We diagnose and treat patients with cancer. We work with a team of experts in radiology, pathology, surgery, chemotherapy, radiation therapy and symptom management.
We look after people with many types of cancer and related diseases, including:
Some of the treatments for cancer include surgery, chemotherapy and radiation therapy, as well as newer techniques such as interventional radiology and immunotherapy.
Nurses play an important role in caring for patients and bring extraordinary knowledge, experience, and expertise to your care. There are three oncology clinical nurse specialists (CNS) in the Mater Hospital, who work closely with our medical consultants. Their aim is to meet your needs and support your family from the time you are diagnosed and throughout your treatment.
You will meet your CNS at your first oncology outpatient appointment. At this meeting, you can discuss your diagnosis and treatment plan in detail, and get answers to any questions you have. You will also be given contact details for your CNS.
Your CNS co-ordinates and plans all the tests and appointments you need before your first treatment. As well as being a valuable source of knowledge and support, they also act as a communication link between patients and the rest of the oncology team.
St Vincent’s inpatient ward specialises in haematology and oncology. It is a 23-bed unit, and all patients are given a single bed room with an ensuite bathroom. Patients and their families can also use the ward’s family room.
You may be admitted to the ward for a number of reasons:
The staff of St Vincent’s inpatient ward aim to provide the highest standard of nursing care and a supportive, friendly and safe environment for patients, their relatives and visitors.
Last year, we looked after over 8,000 patients on our oncology day ward. The majority of our patients are able to return home on the same day as they get their treatment.
On your first visit, you will meet your day ward nurse, who will discuss your treatment plan and your medication with you. They will also tell you what to do if you experience any side effects from the treatment.
Chemotherapy is delivered to you in a number of ways – in tablets, by injections that go into your vein or by injections that go under your skin. Your treatment will be explained to you in detail by the oncology nurse specialist or a Daffodil Centre representative before your first treatment.
Depending on the type of chemotherapy you are getting, you may need to take new medications to prevent nausea, vomiting, rashes and other possible side effects of the chemotherapy.
It is important that your doctors, nurses and pharmacists know what medications (including herbal medicines) you are taking before you start your chemotherapy. Please bring a list of your current medications with you on your first day of treatment.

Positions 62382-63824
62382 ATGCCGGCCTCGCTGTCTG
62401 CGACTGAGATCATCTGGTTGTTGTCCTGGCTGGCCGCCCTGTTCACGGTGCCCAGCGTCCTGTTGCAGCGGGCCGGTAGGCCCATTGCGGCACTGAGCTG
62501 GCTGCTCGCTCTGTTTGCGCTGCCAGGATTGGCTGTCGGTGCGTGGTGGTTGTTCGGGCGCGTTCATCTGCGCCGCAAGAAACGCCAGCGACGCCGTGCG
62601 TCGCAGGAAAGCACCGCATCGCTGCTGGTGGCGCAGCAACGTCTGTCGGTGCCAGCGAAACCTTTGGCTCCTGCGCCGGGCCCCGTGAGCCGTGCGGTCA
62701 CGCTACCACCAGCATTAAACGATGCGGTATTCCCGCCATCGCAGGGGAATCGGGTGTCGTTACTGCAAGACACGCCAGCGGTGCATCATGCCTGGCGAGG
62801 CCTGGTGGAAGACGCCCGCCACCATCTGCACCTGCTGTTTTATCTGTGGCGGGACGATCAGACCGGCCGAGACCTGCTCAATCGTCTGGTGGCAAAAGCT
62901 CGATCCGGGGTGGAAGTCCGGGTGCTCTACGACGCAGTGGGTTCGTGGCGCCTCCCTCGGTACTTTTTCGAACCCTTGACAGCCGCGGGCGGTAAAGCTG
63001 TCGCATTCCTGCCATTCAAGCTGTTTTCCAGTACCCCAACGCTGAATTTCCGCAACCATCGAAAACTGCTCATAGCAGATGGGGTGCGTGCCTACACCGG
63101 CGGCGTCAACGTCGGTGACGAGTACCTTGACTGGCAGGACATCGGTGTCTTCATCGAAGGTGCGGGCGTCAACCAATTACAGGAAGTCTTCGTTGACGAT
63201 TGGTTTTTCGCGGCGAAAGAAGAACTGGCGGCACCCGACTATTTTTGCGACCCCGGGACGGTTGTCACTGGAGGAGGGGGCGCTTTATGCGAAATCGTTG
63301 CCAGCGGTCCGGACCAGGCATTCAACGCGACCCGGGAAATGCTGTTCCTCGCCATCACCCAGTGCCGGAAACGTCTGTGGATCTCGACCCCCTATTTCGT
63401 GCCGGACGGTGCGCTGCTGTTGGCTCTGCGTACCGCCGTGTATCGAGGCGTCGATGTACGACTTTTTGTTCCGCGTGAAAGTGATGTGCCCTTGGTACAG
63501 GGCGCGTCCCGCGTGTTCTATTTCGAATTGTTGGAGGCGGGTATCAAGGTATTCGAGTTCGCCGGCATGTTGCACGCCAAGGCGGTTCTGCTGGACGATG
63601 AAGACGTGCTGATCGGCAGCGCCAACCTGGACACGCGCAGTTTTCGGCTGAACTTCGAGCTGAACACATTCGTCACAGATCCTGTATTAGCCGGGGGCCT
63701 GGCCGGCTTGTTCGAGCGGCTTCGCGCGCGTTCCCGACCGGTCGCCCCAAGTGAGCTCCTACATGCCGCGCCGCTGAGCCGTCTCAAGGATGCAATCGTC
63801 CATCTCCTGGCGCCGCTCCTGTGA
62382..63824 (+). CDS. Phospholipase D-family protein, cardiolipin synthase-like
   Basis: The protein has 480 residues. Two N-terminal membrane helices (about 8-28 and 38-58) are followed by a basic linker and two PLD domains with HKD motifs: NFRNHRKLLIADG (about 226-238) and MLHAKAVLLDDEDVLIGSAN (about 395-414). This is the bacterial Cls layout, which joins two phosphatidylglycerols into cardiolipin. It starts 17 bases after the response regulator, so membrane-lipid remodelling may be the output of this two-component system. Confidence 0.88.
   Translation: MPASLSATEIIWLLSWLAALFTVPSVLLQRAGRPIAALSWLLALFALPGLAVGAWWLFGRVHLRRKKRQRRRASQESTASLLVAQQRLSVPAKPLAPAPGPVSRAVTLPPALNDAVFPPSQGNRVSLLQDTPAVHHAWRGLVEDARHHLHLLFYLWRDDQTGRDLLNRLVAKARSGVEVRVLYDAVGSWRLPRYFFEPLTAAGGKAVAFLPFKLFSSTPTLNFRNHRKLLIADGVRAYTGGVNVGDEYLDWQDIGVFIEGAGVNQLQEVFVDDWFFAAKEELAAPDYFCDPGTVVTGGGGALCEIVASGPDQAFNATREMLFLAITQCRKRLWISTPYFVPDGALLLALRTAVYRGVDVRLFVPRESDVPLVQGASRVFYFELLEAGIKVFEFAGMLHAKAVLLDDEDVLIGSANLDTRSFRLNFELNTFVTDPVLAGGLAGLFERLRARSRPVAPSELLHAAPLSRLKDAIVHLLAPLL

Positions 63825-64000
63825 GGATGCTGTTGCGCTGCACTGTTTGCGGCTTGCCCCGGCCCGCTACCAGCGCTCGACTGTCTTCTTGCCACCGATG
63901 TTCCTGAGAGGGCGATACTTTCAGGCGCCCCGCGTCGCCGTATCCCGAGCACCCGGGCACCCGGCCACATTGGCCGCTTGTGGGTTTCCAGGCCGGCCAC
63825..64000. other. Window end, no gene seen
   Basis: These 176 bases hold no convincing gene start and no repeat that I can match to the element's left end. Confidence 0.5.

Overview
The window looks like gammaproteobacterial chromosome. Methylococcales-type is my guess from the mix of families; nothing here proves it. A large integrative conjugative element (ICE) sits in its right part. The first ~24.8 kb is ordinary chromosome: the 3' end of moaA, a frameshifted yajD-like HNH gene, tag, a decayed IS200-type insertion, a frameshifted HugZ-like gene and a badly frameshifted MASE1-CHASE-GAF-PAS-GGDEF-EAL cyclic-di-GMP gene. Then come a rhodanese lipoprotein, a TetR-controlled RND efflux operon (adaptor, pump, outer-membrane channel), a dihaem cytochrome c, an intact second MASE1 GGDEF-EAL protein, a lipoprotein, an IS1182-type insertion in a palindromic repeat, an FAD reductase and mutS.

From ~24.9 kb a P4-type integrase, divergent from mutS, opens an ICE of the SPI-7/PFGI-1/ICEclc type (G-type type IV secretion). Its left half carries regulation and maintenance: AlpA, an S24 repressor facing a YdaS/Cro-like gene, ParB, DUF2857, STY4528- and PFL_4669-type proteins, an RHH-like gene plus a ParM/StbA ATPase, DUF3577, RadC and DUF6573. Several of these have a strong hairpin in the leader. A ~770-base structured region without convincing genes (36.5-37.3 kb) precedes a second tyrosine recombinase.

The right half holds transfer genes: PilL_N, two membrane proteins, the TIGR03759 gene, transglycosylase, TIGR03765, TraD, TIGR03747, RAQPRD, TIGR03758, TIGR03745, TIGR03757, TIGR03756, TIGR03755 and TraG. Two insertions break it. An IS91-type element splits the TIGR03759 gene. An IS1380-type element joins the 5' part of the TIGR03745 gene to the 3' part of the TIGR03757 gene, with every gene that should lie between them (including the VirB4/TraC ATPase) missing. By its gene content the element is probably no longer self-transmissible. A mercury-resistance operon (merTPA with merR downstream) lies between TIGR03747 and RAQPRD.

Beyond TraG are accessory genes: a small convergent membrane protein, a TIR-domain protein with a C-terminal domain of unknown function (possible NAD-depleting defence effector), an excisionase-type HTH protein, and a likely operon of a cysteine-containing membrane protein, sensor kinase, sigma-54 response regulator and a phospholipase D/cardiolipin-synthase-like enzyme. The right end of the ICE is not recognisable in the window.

A nurse-led clinic for patients receiving oral chemotherapy was set up in July 2013 by the chemotherapy outreach team in the oncology/haematology unit. Clinics take place two to three times per week and patients attend on a regular basis for review. To ensure that they receive consistency in their care, they see the same two nurses at every appointment.
The Mater Hospital is a university teaching hospital and offers many training and educational opportunities for healthcare professionals. Some of our ongoing programmes are detailed below.
The Mater Hospital has been running a clinical professional development course in cancer nursing since 2009. It initially received category 1 approval from An Bord Altranais and subsequently received University College Dublin accreditation. This involves a level 8 reward and five UCD credits.
The course aims to help develop the knowledge and skills required for safe, competent practice in oncology/haematology nursing. It is available to staff working in the oncology/haematology unit in the Mater Hospital and is led by Paula Briscoe, CNM2. To date, 30 staff nurses have successfully completed the course.
Clinical trials can offer patients new treatments that are not currently widely available. The clinical trials research unit has been in existence at the Mater Hospital for over ten years. It was set up by Professor Mc Caffrey, the current medical director of the clinical trials research unit.
We coordinate a number of clinical trials in oncology and haematology. They are managed by our large and very experienced team, including clinical staff (oncology and haematology consultants, research nurses and pharmacists) and non-clinical staff (data management and administration).
See our Clinical Trials Research Unit page here for more information.
ARC is an independent charity that offers professional, personal support to people affected by cancer and those who care for them. The support is holistic and includes counselling, psychological support and complementary treatments. It is available to any person diagnosed with cancer, no matter where they live or where they are being treated. It is alsoopen to adult family members and friends of those affected by cancer, parents whose children have cancer and members of the caring professions who work with people with cancer.
65 Eccles Street, Dublin 7, D07 TD35
Tel: (01) 830 7333
557/559 South Circular Road, Dublin 8, D08 X229
Tel: (01) 707 8880
Centres are part of the Irish Cancer Society’s cancer support service. We provide information, advice and support to anyone affected by or worried about cancer and help them cope with the impact it is having on their lives.